Second: how tall are you? Space is tight enough in the Subie that your height is important. I have a great system for sleeping in my Outback, but I am 5'8. If I were any taller, my setup would not be nearly as comfortable for sleeping. If you are 5'4, you can sleep in many cars; if you are 6'4 it will be much harder.

Lastly, please don't call the Outback an SUV; it pains me to hear that.


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By Ryan Hill
From Oakland, CA
Feb 20, 2013

A roof box is great for extended trips and definitely makes it easy to keep the sleeping space free. That being said, a roomy tent and a good air mattress (I worship my Thermarest Dreamtime) give you a lot more space and fresh air. When it is raining or I am too tired to drive it is great to crash in the back seat, but I'd rather live out of a tent than my car any day of the week. Minimize the clothing and gear you bring along, you can't have too many boxes/ammo cans/milk crates/storage bins to organize your stuff, a good way to charge camera/computer/phone in the car is a must (hurrah for the 21st century "dirtbag"!), and a solid kitchen is a must. You'll spend far too much money on takeout and pre-cooked meals if you don't have an efficient and comfortable kitchen. That means a good two-burner stove (cooking on a whisperlite/pocket rocket for weeks at a time sucks), a small table (rig one out of your ammo cans/milk crates), and a comfortable chair (sitting on the ground is a great way to work out your hip flexors, but it also sucks). A decent set of pans and pots will make life easier.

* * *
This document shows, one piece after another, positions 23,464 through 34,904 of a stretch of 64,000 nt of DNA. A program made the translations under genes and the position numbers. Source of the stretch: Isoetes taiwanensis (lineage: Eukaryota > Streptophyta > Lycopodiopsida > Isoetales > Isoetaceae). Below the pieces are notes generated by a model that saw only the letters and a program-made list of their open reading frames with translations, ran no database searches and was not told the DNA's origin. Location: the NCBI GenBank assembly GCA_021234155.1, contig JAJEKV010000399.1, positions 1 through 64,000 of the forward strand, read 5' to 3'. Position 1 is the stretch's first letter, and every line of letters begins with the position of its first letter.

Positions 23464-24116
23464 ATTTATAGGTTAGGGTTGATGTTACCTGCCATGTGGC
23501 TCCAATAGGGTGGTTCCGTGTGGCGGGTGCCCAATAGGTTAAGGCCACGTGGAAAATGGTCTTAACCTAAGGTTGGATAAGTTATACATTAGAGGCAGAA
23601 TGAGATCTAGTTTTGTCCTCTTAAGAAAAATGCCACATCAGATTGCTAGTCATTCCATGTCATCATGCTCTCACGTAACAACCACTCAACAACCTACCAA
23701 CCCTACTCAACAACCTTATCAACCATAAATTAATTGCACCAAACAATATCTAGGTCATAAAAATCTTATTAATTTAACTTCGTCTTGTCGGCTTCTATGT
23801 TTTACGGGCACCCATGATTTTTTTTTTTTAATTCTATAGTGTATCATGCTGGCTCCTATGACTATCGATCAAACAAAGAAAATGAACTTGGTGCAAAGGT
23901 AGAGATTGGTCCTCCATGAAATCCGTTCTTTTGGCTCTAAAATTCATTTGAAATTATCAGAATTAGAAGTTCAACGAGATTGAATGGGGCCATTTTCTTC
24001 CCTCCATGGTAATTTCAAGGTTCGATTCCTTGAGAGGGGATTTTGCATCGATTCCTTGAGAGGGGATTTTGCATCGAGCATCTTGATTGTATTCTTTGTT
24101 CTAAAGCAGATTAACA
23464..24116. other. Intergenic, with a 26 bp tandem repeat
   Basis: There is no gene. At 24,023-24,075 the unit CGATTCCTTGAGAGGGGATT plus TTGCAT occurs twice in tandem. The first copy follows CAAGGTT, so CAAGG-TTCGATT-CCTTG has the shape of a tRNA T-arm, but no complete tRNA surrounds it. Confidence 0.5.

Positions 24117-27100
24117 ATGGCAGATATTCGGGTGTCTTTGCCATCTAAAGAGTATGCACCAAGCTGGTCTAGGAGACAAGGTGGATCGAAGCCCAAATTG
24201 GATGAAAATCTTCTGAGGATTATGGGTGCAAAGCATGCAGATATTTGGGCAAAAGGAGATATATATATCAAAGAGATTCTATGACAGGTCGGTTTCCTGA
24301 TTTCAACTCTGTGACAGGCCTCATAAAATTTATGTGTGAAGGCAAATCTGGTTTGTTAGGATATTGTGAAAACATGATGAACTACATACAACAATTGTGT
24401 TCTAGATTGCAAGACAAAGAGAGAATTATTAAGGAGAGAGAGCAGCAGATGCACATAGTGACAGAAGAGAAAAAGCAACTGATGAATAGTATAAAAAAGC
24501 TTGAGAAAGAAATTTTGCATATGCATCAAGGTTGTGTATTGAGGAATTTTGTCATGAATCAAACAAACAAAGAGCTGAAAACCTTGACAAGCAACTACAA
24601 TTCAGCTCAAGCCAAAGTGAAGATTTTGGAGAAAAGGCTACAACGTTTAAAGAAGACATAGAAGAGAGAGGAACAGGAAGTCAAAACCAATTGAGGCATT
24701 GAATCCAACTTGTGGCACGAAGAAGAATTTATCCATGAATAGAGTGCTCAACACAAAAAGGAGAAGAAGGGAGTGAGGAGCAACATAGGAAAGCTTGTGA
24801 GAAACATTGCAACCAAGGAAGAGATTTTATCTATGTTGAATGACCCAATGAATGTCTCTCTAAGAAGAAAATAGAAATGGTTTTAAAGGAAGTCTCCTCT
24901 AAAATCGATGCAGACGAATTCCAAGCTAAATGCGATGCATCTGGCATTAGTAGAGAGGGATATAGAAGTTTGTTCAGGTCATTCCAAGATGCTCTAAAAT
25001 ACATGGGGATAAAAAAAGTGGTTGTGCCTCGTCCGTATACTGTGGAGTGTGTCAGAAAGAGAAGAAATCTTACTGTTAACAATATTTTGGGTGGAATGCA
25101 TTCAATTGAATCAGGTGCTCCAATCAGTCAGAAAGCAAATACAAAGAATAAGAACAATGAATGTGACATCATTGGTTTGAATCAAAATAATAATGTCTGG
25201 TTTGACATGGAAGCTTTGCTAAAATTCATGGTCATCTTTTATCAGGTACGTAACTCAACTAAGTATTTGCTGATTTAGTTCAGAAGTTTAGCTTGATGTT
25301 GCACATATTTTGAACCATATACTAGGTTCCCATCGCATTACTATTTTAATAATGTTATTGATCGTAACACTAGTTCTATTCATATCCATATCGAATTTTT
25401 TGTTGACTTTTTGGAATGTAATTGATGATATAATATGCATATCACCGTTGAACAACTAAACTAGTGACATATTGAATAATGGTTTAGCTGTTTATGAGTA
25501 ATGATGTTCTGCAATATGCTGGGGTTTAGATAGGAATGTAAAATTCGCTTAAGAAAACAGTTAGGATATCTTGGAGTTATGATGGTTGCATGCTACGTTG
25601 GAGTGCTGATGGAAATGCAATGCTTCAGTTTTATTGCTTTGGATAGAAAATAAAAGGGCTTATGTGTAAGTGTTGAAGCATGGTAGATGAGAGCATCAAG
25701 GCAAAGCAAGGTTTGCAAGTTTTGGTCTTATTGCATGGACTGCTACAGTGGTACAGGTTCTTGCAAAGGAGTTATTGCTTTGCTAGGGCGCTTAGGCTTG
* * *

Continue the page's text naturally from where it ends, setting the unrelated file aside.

Otherwise, get creative and make it comfortable.


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By Zappatista
Feb 20, 2013
Book me, officer.

It seems like a lot of people who drink the "climber kool-aid" seem to think there is a very narrow range of vehicles that suit the baggin' lifestyle. In reality, you can get by in a lot of different rides, the comfort and cost aren't even necessarily related in many cases.